A Renoir painting returns to public display this weekend for the first time in more than 60 years since it was stolen from the Baltimore Museum of Art.
Pierre-Auguste Renoir's painting "On the Shore of the Seine,'' dated about 1879, became the subject of a dramatic legal dispute after Marcia "Martha" Fuqua, of Loudoun County, Va., tried to sell the painting, but the auction house pulled the listing after the Baltimore Museum of Art said it had been stolen more than 60 years ago.
Fuqua claimed she bought it at a flea market for $7.
Others, including her brother, disputed the story.
"[Our mother has] had it for a long time, probably 50 or 60 years," Fuqua's brother, Matt, told the Washington Post. "My girlfriend and her friends were cleaning out my mom's studio, and my sister stepped in and said, 'Wow, I want this.' All I know is my sister didn't just go buy it at a flea market. ...My sister kind of snagged it out of my mom’s art studio."
The 1879 painting's value today is estimated at $75,000 to $100,000.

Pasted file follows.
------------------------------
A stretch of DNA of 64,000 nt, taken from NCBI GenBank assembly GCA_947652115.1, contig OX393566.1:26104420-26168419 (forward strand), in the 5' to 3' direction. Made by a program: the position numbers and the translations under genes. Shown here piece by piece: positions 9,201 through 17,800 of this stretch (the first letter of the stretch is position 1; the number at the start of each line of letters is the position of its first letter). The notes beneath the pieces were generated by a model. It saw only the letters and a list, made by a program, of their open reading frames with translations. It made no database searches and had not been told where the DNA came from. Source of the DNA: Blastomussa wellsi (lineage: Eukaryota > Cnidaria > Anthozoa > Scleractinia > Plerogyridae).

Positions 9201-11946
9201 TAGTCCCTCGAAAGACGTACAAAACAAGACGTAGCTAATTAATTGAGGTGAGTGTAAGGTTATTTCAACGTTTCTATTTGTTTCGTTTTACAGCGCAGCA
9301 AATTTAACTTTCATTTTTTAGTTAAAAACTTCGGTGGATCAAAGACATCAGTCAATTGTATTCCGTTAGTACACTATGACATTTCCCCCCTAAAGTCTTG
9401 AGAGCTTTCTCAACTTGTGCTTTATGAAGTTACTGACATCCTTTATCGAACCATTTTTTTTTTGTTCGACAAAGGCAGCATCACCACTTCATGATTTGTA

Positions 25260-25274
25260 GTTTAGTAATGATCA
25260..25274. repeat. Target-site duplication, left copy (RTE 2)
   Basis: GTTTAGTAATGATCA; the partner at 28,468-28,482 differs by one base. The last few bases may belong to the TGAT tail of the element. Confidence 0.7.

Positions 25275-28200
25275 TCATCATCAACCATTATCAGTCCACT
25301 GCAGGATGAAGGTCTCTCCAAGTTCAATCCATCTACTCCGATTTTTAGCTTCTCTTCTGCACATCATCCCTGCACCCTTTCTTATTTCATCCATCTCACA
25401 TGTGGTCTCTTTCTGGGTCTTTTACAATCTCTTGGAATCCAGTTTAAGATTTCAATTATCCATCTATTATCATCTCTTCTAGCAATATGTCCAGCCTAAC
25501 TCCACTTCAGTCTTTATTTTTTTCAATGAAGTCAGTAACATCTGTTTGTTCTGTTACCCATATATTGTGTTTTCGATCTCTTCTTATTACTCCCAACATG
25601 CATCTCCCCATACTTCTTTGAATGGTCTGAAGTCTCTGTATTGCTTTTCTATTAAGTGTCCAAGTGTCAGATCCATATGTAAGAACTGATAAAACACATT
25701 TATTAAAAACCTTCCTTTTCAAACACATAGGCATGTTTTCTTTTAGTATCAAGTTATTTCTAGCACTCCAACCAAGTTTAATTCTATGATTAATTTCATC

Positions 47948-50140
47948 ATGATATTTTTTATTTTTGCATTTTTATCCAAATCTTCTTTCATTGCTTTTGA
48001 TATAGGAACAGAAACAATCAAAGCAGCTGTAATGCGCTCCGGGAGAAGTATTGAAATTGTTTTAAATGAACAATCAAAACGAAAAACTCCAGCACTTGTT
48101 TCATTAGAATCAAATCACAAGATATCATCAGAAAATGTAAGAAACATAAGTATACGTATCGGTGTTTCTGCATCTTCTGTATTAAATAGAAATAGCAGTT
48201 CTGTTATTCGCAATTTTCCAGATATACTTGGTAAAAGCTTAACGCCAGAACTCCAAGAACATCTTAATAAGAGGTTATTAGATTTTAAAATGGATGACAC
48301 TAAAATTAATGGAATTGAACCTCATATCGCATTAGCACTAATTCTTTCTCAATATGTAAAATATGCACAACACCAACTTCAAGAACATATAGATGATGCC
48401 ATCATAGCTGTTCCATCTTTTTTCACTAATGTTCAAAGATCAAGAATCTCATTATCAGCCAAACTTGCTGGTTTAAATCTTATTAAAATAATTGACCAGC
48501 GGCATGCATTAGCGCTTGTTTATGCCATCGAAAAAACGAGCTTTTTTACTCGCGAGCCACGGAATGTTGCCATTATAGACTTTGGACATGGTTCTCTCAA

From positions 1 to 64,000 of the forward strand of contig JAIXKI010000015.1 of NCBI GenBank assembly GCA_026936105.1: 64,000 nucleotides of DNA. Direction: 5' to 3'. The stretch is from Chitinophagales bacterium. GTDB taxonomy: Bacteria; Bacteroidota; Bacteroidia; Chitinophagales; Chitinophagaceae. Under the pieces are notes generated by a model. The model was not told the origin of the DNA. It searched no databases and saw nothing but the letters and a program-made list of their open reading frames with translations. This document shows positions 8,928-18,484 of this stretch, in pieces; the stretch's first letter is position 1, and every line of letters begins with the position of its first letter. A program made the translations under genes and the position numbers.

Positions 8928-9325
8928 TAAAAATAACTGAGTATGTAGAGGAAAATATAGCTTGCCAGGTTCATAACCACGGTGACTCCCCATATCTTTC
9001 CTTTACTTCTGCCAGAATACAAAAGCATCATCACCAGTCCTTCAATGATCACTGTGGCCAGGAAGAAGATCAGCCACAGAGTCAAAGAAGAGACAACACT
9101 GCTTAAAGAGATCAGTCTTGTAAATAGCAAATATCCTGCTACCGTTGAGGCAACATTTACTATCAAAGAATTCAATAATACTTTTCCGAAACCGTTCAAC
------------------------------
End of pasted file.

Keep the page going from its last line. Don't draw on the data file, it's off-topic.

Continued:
It was sold in 1926 to Herbert L. May, whose wife, Saidie, loaned it to the museum in 1937. It was there for about 14 years before it was stolen, according to records uncovered by the Baltimore Police Department. An insurer had paid $2,500 for the loss.
Now that a judge has awarded ownership of the small painting to the Baltimore museum, it will be the centerpiece of a special exhibition March 30 through July 20.
The exhibition, "The Renoir Returns,'' will reunite the small painting with more than 20 other artworks from the collection of Baltimore arts patron Saidie May. She bequeathed her collection to the museum.